i do more hiking and photography than fishing, and i always have a bag to tote out the trash. i have a lot of friends that do trail maintenance in the park as volunteers and they always come out loaded with "stuff". anyone who is in the area and has extra time can become a VIP (volunteer in park) and do many many tasks which are soooo beneficial and easy.

Barbara
04-03-2007, 09:43 PM
Many years ago I went hiking in Red River Gorge, in Kentucky, with a couple in their late 50's. She hiked in a long skirt with big pockets. In each pocket she had a small trash bag which she filled with the things visitors had left behind. Mostly food wrappers and drink bottles/cans. She never said a word about what she was doing, just picked the stuff up.

Finally I asked her husband what was she doing? He explained in a very negative way that made it clear he thought she was nuts to pick up trash. I'll never forget her because she picked up the stuff.... and him, because he didn't.

Paula Begley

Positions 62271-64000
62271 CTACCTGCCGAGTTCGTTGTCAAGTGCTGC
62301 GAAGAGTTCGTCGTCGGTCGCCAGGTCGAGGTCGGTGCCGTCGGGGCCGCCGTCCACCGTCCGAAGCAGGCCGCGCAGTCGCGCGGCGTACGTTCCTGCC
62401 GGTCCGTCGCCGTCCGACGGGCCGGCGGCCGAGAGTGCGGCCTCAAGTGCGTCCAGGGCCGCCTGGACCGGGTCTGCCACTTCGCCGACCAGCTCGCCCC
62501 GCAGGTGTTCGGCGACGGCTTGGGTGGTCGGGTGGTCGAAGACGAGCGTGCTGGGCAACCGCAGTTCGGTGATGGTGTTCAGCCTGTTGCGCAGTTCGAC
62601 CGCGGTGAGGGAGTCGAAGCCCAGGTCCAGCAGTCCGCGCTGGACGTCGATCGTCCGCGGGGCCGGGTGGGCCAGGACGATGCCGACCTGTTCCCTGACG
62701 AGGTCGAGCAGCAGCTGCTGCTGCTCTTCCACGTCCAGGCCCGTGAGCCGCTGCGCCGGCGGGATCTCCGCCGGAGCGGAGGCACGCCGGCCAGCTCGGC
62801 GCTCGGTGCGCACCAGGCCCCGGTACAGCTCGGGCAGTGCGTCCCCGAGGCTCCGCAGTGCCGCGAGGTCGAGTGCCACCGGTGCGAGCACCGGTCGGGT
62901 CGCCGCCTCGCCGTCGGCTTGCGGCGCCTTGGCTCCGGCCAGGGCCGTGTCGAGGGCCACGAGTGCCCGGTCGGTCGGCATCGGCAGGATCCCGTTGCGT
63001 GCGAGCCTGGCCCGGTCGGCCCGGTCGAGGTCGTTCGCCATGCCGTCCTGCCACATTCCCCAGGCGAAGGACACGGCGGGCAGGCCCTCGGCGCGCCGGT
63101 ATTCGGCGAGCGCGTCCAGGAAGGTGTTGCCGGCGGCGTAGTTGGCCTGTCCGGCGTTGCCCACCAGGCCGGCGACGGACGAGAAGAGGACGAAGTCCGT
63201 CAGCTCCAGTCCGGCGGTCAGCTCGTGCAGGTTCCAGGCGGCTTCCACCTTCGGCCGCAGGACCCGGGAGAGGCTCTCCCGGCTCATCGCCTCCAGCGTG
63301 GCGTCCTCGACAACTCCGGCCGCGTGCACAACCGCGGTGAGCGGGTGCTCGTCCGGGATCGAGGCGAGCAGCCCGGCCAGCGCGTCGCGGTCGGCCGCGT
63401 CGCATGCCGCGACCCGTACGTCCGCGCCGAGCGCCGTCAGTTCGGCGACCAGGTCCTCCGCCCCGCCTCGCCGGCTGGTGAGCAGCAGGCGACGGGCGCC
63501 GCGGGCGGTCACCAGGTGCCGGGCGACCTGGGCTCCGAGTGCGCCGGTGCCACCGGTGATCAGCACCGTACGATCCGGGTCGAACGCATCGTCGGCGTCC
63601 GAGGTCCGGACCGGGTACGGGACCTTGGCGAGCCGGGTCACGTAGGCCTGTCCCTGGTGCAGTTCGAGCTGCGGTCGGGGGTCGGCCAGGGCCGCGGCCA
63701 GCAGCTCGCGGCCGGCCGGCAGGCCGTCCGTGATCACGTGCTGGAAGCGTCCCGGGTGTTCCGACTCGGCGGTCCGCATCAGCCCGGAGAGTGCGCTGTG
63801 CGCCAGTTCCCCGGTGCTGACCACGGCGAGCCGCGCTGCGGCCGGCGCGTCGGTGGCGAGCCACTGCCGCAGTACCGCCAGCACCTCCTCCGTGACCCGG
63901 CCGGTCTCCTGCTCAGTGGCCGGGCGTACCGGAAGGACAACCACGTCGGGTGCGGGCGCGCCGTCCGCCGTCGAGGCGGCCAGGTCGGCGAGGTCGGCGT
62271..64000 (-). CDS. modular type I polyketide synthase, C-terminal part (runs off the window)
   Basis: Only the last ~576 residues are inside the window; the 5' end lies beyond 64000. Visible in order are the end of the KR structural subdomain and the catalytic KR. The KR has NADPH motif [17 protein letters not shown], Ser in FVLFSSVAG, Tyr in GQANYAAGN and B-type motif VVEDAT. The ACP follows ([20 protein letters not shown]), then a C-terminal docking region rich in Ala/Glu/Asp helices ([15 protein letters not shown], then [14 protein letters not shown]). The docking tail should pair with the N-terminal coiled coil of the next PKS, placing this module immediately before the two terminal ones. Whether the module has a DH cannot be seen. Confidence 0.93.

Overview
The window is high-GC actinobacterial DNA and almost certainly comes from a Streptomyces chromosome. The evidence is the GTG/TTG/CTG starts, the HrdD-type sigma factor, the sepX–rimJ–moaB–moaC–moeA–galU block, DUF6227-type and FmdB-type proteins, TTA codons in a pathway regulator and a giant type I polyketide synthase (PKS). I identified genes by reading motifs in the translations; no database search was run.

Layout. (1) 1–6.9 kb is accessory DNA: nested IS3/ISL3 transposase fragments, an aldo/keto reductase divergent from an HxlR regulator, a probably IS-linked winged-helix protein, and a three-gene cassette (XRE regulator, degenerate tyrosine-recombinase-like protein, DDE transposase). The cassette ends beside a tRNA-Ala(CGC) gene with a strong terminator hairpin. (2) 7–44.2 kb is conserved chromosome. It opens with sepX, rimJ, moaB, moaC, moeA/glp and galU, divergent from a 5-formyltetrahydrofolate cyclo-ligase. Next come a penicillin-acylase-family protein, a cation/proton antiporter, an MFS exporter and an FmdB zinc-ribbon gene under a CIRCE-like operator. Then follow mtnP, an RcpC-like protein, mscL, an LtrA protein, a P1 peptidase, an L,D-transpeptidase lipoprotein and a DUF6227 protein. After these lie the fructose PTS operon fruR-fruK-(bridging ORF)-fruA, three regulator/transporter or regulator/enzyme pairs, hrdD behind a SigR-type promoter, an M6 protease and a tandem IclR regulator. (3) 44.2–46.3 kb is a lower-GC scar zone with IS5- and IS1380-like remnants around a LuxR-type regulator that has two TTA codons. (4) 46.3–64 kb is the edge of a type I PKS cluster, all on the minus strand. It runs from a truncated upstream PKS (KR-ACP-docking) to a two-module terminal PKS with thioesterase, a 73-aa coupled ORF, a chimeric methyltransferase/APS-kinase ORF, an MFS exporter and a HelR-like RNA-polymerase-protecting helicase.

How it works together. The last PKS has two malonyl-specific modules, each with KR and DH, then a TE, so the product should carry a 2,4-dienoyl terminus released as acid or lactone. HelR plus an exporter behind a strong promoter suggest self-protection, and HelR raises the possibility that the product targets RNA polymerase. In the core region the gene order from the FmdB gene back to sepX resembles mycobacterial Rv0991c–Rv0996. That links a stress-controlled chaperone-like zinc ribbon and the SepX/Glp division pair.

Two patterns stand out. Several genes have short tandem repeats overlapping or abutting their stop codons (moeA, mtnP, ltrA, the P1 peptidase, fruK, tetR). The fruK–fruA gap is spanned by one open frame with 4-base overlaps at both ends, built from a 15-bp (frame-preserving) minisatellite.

04-03-2007, 09:43 PM
Well, as greater than me have said...

(I have warned you all before that I am a quotaholic!)

A journey of a thousand miles begins with a single step. Lao-tzu

Let us become the change we see in this world. Gandhi

:)

Paula

ijsouth
04-03-2007, 11:30 PM
The last few years during the Carnival season, a crew has been going along the parade routes, handing out trash bags. The city of New Orleans has hired a new waste management company who is keeping the French Quarter relatively clean - for years, the joke among locals was that you had to have a special pair of shoes, some that you weren't afraid of trashing, to walk in the Quarter. The point is - there is hope, because, for all its charms, New Orleans has never been noted for being particularly clean.

When I come up in a few weeks, I'll bring along some trash bags. In the meantime, it's a bit disconcerting, but not surprising, to hear about all the fishing violations (bait, etc). It's the same story everywhere - there are just too few game wardens to cover too much territory.